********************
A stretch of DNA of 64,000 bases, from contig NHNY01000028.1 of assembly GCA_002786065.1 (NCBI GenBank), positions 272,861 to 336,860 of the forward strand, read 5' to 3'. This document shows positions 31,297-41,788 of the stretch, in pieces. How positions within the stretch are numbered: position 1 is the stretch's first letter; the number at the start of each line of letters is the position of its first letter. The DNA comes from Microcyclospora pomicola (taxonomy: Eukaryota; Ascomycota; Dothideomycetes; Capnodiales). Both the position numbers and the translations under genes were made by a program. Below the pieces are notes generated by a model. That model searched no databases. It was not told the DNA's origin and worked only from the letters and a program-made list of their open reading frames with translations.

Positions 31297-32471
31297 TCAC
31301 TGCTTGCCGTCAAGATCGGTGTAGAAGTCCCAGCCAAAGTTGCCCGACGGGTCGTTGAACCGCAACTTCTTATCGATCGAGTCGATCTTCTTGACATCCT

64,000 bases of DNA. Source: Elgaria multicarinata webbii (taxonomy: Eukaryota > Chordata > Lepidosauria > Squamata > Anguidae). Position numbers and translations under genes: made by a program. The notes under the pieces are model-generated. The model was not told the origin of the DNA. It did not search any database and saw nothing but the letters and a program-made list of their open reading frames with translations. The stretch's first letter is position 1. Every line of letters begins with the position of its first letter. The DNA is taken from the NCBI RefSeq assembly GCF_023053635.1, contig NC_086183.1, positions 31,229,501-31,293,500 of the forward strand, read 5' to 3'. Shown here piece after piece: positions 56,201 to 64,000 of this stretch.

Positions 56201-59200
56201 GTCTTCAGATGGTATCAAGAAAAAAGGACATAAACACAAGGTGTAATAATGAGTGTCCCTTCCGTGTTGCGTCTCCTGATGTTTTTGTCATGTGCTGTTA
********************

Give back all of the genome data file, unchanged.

A stretch of DNA of 64,000 bases, from contig NHNY01000028.1 of assembly GCA_002786065.1 (NCBI GenBank), positions 272,861 to 336,860 of the forward strand, read 5' to 3'. This document shows positions 31,297-41,788 of the stretch, in pieces. How positions within the stretch are numbered: position 1 is the stretch's first letter; the number at the start of each line of letters is the position of its first letter. The DNA comes from Microcyclospora pomicola (taxonomy: Eukaryota; Ascomycota; Dothideomycetes; Capnodiales). Both the position numbers and the translations under genes were made by a program. Below the pieces are notes generated by a model. That model searched no databases. It was not told the DNA's origin and worked only from the letters and a program-made list of their open reading frames with translations.

Positions 31297-32471
31297 TCAC
31301 TGCTTGCCGTCAAGATCGGTGTAGAAGTCCCAGCCAAAGTTGCCCGACGGGTCGTTGAACCGCAACTTCTTATCGATCGAGTCGATCTTCTTGACATCCT

64,000 bases of DNA. Source: Elgaria multicarinata webbii (taxonomy: Eukaryota > Chordata > Lepidosauria > Squamata > Anguidae). Position numbers and translations under genes: made by a program. The notes under the pieces are model-generated. The model was not told the origin of the DNA. It did not search any database and saw nothing but the letters and a program-made list of their open reading frames with translations. The stretch's first letter is position 1. Every line of letters begins with the position of its first letter. The DNA is taken from the NCBI RefSeq assembly GCF_023053635.1, contig NC_086183.1, positions 31,229,501-31,293,500 of the forward strand, read 5' to 3'. Shown here piece after piece: positions 56,201 to 64,000 of this stretch.

Positions 56201-59200
56201 GTCTTCAGATGGTATCAAGAAAAAAGGACATAAACACAAGGTGTAATAATGAGTGTCCCTTCCGTGTTGCGTCTCCTGATGTTTTTGTCATGTGCTGTTA